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Living your life in quarantine

As Betty Doyling puts it, she's “adjusting to the new normal”.

In her case, that means she's stuck at home with her family for the next two weeks.

The mandatory self-quarantine is the price of a quick trip to the UK to see her daughter Zavia perform in Cabaret at Warminster, the boarding school she entered in September.

The real clunker: the show was cancelled.

“She was doing a cabaret performance where they sing, she was going to play her violin and dance — it was a huge thing. So me and my sister-in-law Trina went up to see her on March 16.

“She had just kind of eased into [the new school], everything was balancing its way out. We were supposed to be up there for a week to see her [but then] I started noticing all the changes. People were saying, ‘Make sure you can get home. Make sure you can get home.'”

The production was cancelled on the morning of the day it was to run. The school then announced it would close on March 20.

Worried by the turn of events, Ms Doyling decided to stay in Warminster, located just two hours outside Gatwick, rather than head to London for a couple days as planned.

She also decided to move Zavia's March 27 flight to Bermuda forward, but couldn't do it online or over the phone because of the increased traffic. Her husband Steven ultimately drove to LF Wade International Airport and spoke with British Airways representatives there, so the 14-year-old could fly home with her mother and aunt last Friday, March 20.

“It was a moderately full flight. There was spare seating, but it was pretty full,” said Ms Doyling who thought she was prepared for what was to come. “I'd been watching press conferences and stuff like that and they handed out forms at the airport as well. People were also messaging me saying I needed to make sure I was in quarantine when I got here and, as time got closer to travelling, they made it mandatory self-quarantine.”

Spring is usually a busy period for Ms Doyling, a certified fitness trainer whose exercise columns regularly appear in The Royal Gazette.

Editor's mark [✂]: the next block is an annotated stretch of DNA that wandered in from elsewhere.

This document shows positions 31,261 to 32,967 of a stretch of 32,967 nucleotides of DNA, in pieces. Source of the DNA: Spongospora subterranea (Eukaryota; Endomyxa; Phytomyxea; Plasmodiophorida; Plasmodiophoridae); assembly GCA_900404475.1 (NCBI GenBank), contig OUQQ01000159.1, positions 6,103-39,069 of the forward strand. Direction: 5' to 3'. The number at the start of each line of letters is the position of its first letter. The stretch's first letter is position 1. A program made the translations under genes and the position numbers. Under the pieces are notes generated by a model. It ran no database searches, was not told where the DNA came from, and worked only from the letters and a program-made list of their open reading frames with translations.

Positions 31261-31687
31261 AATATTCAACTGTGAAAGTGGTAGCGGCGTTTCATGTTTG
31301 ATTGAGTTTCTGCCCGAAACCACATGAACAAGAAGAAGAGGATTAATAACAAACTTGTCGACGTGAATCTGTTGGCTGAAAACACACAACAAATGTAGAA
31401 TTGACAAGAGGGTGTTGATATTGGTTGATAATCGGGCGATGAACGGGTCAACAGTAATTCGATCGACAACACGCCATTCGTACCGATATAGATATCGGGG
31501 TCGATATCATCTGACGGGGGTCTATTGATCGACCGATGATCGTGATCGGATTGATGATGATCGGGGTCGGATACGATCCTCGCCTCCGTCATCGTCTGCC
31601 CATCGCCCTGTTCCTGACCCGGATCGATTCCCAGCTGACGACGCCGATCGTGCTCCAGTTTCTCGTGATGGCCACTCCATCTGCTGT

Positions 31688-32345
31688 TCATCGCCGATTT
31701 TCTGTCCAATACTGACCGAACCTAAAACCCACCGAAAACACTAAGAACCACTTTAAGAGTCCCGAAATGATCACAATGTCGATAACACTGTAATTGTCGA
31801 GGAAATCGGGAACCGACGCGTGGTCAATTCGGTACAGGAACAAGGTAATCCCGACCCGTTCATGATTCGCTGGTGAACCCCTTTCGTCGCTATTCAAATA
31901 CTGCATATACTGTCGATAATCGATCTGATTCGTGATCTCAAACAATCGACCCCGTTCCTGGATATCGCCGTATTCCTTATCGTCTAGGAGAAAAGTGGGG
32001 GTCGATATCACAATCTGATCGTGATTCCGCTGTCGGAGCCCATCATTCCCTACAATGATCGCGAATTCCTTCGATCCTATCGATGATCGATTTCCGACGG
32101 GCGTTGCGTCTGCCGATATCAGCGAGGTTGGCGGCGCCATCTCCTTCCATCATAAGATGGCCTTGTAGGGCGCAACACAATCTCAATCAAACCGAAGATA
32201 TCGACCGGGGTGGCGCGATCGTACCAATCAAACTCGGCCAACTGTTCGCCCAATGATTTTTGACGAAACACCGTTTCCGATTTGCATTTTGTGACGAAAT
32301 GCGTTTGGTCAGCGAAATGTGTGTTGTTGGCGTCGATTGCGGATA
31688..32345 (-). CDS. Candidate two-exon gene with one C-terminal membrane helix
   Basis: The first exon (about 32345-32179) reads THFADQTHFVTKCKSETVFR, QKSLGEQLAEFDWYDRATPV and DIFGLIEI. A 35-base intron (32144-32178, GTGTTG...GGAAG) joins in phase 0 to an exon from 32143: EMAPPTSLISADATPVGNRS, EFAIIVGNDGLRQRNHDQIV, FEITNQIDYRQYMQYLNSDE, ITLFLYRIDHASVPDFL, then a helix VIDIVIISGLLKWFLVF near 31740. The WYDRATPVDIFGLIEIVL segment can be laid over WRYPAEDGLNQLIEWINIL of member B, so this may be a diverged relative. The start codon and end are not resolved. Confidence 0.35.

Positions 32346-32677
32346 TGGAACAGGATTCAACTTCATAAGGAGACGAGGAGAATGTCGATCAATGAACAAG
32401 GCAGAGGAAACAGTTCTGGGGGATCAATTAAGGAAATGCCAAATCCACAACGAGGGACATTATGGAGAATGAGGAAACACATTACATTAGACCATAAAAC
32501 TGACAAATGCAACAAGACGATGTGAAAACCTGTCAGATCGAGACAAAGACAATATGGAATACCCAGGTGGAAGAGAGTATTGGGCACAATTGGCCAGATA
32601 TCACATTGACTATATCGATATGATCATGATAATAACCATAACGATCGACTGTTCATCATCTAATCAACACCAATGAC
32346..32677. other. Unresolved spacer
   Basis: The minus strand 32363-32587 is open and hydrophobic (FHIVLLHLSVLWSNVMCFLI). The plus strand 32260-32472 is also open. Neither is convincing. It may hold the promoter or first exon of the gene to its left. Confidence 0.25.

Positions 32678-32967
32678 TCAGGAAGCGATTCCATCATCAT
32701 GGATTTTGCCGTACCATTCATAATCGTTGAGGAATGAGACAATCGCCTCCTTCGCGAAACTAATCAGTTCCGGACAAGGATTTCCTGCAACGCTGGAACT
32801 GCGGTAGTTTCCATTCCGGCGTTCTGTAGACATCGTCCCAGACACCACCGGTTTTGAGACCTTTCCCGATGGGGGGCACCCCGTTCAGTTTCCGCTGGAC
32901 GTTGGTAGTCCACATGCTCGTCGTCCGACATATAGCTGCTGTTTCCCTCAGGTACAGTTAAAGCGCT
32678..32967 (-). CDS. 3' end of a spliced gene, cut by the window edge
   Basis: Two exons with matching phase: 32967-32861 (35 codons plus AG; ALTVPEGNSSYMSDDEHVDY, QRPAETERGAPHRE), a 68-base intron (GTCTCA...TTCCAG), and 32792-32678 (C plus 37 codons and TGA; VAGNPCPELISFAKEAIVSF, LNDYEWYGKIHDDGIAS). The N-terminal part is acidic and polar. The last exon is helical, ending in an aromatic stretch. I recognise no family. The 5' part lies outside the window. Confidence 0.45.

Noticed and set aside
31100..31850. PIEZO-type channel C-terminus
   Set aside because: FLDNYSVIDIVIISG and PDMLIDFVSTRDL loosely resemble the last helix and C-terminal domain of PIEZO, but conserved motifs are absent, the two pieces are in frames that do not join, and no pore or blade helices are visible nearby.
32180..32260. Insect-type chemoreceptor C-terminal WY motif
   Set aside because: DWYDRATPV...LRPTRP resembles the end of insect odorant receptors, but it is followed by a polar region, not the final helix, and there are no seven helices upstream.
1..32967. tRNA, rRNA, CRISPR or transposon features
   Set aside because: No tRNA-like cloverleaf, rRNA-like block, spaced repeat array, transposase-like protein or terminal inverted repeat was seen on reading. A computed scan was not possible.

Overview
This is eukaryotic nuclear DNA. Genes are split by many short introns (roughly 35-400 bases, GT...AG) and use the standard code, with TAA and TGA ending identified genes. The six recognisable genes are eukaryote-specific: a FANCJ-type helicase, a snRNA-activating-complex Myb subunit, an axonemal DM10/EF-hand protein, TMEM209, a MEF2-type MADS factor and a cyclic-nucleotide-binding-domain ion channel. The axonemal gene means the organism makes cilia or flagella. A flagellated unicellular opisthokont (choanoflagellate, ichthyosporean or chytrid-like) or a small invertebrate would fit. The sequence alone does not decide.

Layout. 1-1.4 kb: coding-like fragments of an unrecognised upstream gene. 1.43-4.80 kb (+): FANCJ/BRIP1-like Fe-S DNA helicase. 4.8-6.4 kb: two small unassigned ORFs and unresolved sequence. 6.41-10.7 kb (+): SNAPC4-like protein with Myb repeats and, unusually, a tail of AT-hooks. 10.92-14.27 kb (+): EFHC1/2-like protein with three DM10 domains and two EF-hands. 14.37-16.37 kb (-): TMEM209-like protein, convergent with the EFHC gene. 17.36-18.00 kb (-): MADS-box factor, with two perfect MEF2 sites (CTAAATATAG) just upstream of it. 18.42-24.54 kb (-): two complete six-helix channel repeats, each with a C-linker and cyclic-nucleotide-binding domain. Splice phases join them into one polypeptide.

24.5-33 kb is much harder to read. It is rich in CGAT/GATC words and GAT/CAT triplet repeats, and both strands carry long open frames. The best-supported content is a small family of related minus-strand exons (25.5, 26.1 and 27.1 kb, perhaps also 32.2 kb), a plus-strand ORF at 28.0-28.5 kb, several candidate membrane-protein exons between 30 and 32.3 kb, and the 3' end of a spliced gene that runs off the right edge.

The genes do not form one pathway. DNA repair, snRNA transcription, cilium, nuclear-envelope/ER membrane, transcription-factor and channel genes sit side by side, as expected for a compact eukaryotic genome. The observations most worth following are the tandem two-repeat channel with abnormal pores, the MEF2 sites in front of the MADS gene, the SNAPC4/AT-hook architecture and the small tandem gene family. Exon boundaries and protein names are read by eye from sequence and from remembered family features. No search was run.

“This is like the countdown to summer, so my classes are full; everything is booming right now. This is not the time that I want to stop working,” she said.

“It was a dramatic term of events. I went from working to not working to not seeing anyone. [On top of everything else] I'm extremely social. I jump up out of bed.

“At 5.30 every morning I'm out, I go to my classes at least two or three times a week, so it's hugely affected me. I've been upset every night and I try to get out of it, but I started feeling kind of anxious, feeling depressed because I'm not seeing people. It makes a huge difference.”

Her son Alex, a college student in Philadelphia, made it home before Bermuda shut its borders last Friday.

“He got in on Saturday, so he's in quarantine and now he's re-quarantining because we're here. My husband's in quarantine as well. We're all staying home together.”

The family has relied on friends for groceries and also deliveries from and ER Fisheries & Foods.

Yesterday, they celebrated Zavia turning 15; Monday was “a great day” for Ms Doyling as she started training clients online.

“We came back feeling absolutely fine. I feel fine, my daughter is fine, my son, he's OK and my husband is fine right now. But we still have ten days,” she said.

To keep from going crazy, the family is “just being inventive”.

“Of course, we have our social media,” she said. “I'm not stressing if Zavia's on it longer than I would normally intend for her to be on it. She also has online school stuff to do as well, so that's keeping her busy.

Happy family: Betty's husband Steven and children Zavia and Alex keep themselves occupied playing cards while they are in quarantine for the next ten days (Photograph supplied)

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Published March 25, 2020 at 9:00 am (Updated March 25, 2020 at 8:44 am)

Living your life in quarantine

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